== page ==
• Under 3 Years Old: Children under three should not use melatonin. According to Boston Children’s Hospital, children are producing plenty of melatonin at this age, and their sleep issues are almost always behavioral in nature.10 
  • 3-5 Years Old: Children at this age should take a maximum of 1 milligram of melatonin12
  • 6-12 Years Old: Doctors recommend a maximum of 2.5-3 milligrams of melatonin in children between ages 6 and 12.12 
  • 13+ Years Old: Doctors recommend a maximum of 5 milligrams of melatonin for children 13 and up.12 

When Should I Take Melatonin?

The body naturally starts to produce melatonin about two hours13 before bedtime. In order to help your body’s natural process, experts with Johns Hopkins Medicine recommend taking melatonin supplements around this time as well – one to two hours before you plan on going to sleep.13

To maximize its effectiveness, you’ll also want to dim the lights and avoid looking at blue-light-emitting devices like smartphones, TVs, and laptops. The reason for this is that blue light can actually impede melatonin production, diminishing the effectiveness of the supplement.4 


Melatonin Side Effects

According to the National Health Service (NHS), most people won’t experience side effects14, though they say potential side effects might include: 

  • Headache
  • Tiredness during the day
  • Stomach ache or nausea
  • Dizziness
  • Irritability
  • Vivid dreams or nightmares
  • Dry or itchy skin
  • Pains in arms or legs

If you experience these side effects, try lowering your dose. 

According to the NHS, the following side effects are rare, but they advise seeking medical help if you experience any of them: 

  • Changes in eyesight or blurry vision
  • Feeling faint or passing out
  • Vertigo
  • Confusion
  • Nonstop bleeding or unexplained bruising

In rare cases, certain people may have an allergy to melatonin supplements (or an ingredient in them). Symptoms of an allergic reaction include swelling of the lips, tongue, or mouth; struggling to breathe, a tight-feeling throat, paling of the skin, sudden confusion or dizziness, going limp, or fainting.14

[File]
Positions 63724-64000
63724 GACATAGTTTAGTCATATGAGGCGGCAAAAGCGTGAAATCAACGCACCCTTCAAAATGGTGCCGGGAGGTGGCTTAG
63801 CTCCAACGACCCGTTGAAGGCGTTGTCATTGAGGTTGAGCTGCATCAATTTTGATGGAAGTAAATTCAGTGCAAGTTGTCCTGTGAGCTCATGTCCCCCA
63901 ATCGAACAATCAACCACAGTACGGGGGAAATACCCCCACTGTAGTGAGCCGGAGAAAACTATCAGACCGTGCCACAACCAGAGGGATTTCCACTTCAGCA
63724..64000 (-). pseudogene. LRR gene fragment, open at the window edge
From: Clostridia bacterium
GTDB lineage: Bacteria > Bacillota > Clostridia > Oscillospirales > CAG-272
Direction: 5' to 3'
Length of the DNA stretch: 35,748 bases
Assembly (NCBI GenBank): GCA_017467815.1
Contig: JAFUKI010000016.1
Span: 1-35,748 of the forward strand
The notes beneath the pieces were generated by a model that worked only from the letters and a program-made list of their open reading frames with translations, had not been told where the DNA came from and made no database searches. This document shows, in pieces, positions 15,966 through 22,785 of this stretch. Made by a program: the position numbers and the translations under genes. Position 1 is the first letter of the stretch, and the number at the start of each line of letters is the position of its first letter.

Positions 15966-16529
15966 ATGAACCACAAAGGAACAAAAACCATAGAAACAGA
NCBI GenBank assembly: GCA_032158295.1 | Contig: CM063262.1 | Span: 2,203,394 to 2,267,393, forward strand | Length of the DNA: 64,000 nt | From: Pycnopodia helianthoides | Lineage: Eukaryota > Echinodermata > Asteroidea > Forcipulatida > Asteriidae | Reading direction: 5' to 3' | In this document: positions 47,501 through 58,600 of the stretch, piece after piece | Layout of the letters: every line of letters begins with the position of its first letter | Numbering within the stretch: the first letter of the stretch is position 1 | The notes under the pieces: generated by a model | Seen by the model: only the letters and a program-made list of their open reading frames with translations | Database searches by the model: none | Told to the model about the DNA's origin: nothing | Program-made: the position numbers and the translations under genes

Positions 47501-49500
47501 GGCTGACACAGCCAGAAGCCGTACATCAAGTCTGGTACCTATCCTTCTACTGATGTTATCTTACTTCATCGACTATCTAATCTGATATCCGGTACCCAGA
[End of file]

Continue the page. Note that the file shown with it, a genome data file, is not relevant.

If you or somebody you know seems to be having an allergic reaction or a rare, serious side effect from taking melatonin, you should seek immediate medical care. 

Can I Take Too Much Melatonin?

Yes, you can take too much melatonin. According to research, calls to poison control15 have gone up over the past decade regarding melatonin overdoses (taking too much melatonin), especially in children. 

What they found in the research was that the annual number of melatonin ingestions increased by 530 percent, with the number of hospitalizations and more serious outcomes from melatonin ingestion increasing as well. According to the study, the hospitalizations and more severe outcomes were mostly related to a rise in unintentional ingestions among children under five years old. Five children required mechanical ventilation, and two children passed away. It’s reported that both children who died were under the age of two.15.

According to experts associated with the University of Washington School of Medicine16, a person might exhibit the following signs if they’ve taken too much melatonin:

  • Excessive sleepiness
  • Vomiting and trouble breathing
  • Headaches
  • Blood pressure changes
  • Gastrointestinal problems
  • Changes in other hormone levels
  • Mood problems

How to Find Safe Melatonin

Melatonin is sold over-the-counter in the United States. However, the FDA doesn’t regulate the ingredients17 that go into these supplements. Because of this, studies have found18 that the actual melatonin levels in certain supplements can be very different from what they list on the label.